Not all plants have to grow up before they can flower. A few plants can flower at any age, even as seedlings, if they receive the right environmental clues. Even in plants with strong developmental controls of flowering, environmental signals may interact with these developmental controls to regulate floral evocation. The most important of these environmental signals is daylength. Many plants are sensitive to the length of the day, a phenomenon known as photoperiodism. Their built-in clocks tell them how long the day is in each diurnal cycle. Flowering is only one of a number of plant developmental characteristics that can be regulated by photoperiod. Plants fall into three broad groups with respect to their response to daylength (Table 9.5). Many tropical and cultivated plants do not respond to daylength. These are known as day-neutral plants. Another group of plants requires short days to flower. A short-day plant such as cocklebur (Xanthium pensylvanicum), for example, will not flower unless the photoperiod is shorter than 15.7 hours in a normal 24-hour diurnal cycle. This means that when it is grown under noninductive photoperiods, it will not flower, and the shoot apical meristem continues its indeterminate growth, repetitively forming vegetative phytomeres (leaves, nodes, and internodes). On receiving a single inductive photoperiod, however, the vegetative meristem is transformed to a floral meristem and its growth and developmental potential become restricted. The cocklebur is an obligate short-day plant. Regardless of how large it grows, the plant will remain vegetative until it has received an inductive photoperiod. Many other temperate zone plants also are obligate short-day plants. Some plants, however, are facultative short-day plants. When young, their flowering is controlled by photoperiod, but after they attain a certain size they flower regardless of the photoperiod. The third group of plants with respect to photoperiod is long-day plants, in which the day must be longer than some critical value for the plant to flower. Once again, some plants are obligate long-day plants, whereas others are facultative. In summary, then, long-day and short-day plants are fundamentally different in behavior. Long-day plants do not flower unless the photoperiod is longer than some critical value, whereas short-day plants require a photoperiod shorter than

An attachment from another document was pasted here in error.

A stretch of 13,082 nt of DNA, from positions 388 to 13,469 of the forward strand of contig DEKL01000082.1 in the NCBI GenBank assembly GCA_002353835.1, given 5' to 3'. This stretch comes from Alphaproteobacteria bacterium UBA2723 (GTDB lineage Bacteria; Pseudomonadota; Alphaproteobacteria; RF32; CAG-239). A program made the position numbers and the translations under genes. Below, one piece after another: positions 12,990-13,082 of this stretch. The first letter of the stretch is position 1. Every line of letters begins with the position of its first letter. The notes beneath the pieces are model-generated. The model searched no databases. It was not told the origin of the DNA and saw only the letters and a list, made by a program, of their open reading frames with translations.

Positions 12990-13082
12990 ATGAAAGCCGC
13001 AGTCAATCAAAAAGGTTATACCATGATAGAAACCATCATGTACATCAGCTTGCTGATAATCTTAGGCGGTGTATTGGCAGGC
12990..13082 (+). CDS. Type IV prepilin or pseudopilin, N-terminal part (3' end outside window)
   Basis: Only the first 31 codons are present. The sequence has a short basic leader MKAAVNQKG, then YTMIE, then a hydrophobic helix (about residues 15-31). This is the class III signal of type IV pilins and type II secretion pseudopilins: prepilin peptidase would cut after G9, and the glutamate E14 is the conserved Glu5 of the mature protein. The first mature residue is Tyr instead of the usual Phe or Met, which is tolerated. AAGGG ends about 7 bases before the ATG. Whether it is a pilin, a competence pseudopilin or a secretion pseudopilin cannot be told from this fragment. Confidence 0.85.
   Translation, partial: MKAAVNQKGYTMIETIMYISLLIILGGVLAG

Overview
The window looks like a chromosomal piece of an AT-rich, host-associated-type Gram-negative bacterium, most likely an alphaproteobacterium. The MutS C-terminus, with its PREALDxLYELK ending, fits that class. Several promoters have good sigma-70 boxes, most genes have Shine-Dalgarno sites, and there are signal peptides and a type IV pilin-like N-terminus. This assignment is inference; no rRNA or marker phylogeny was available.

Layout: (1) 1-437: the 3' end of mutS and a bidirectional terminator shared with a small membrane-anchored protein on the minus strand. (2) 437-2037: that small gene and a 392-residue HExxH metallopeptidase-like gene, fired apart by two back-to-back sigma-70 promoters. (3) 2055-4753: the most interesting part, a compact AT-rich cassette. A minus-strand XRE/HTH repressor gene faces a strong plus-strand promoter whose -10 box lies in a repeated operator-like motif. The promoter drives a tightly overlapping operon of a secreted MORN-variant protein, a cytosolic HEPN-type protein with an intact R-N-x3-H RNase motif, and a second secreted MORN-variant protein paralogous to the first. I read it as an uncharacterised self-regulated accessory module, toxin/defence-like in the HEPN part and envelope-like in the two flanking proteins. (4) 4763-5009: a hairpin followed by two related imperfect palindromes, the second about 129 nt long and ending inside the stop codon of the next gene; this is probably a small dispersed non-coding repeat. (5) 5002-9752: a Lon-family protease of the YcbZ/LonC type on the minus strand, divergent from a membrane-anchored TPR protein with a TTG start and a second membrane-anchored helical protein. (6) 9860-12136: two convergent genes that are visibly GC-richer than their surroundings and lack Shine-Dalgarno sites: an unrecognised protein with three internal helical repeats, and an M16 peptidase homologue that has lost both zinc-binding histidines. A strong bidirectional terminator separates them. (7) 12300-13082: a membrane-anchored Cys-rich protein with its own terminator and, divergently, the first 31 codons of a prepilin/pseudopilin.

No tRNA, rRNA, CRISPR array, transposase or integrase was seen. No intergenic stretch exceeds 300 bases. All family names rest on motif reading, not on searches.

Apical Meristems and the Formation of the Plant Body

Table 9 .5

495

Plants exhibiting photoperiodic control of flowering Daylength requirement

Degree of control

Species

Short-day plants

Obligate (absolute requirement)

Chrysanthemum Coffee Poinsettia Strawberry Tobacco (Maryland mammoth) Duckweed (Lemma gibba) Cocklebur (Xanthium) Hemp (Cannabis) Cotton Rice Sugar cane Carnation (Dianthus) Henbane (Hyoscyamus) Oat (Avena) Ryegrass (wlium) Clover Pea Barley Lettuce Wheat (spring wheat) Turnip (Brassica rapa) Cucumber (Cucumis) Tomato (Lycopersicum) Potato (Solanum tuberosum) Bean (VitiaJaba) Rose

Facultative (quantitative requirement)

Long-day plants

Obligate (absolute requirement)

Facultative (quantitative requirement)

Day-neutral plants

a critical value if they are to flower (Fig. 9.22). They actually overlap considerably with respect to the duration of the critical photoperiod. These two groups differ not so much in terms of the absolute length of the day as in their response to the changing length of day relative to night. This difference can be illustrated by the response of long-day and short-day plants to a flash of light during the dark period. Interrupting the dark period of a short-day plant grown under a noninductive photoperiod will induce flowering, whereas a flash of light in the middle of an inductive photoperiod for a long-day plant will inhibit its flowering (Fig. 9.23). Phytochrome Control of Signal That Induces Floral Evocation Photoperiodic control of flowering is known to be mediated by the phytochrome system (see Chapter 6); however, almost nothing is known about the mechanism by which the perception of the photoperiod by the phytochrome system leads to floral development. The photoperiodic signal is perceived by the leaves of the

100

"oc 00

000

(I; 0> C

'a; ~

50

o

~

/

8

12

20

16

24

Hour s of light per day

Figure 9.22 DiagralDlDatic representation of the differing response of short-day and long-day plants to photoperiods of different lengths The graph illustrates the wayan idealized short-day (broken line) or long-day (solid line) plant would respond to photoperiod. Phoroperiods shorter than about 4 hours do not induce flowering because they cannot meet the photosynthetic needs of the plant. Reprinted with permission from Hart (1988).

.-----.

100

,,

•KaJanChoe

,,0,,, ,

blosstetaien« (SDP) number of flowe rs

/



" 00 c;

0

000

(I; 0>

C

.~

Fuchsia cv . Lord Byron (LDP) ,

50

~ 0

~

" acceleration of

">

\. flowering

.~

ID

a:

o

2

4

6

8

10

12

14

16

Time of nightbreak from beginning of darkness (hr)

Figure 9.23 Effect of light interruption at different tilDes during the dark period on flowering in a short-day plant (SDP) and a long-day plant (LDP) Reprinted with permission from Hart (1988),

Apical Meristems and the Formation of the Plant Body

497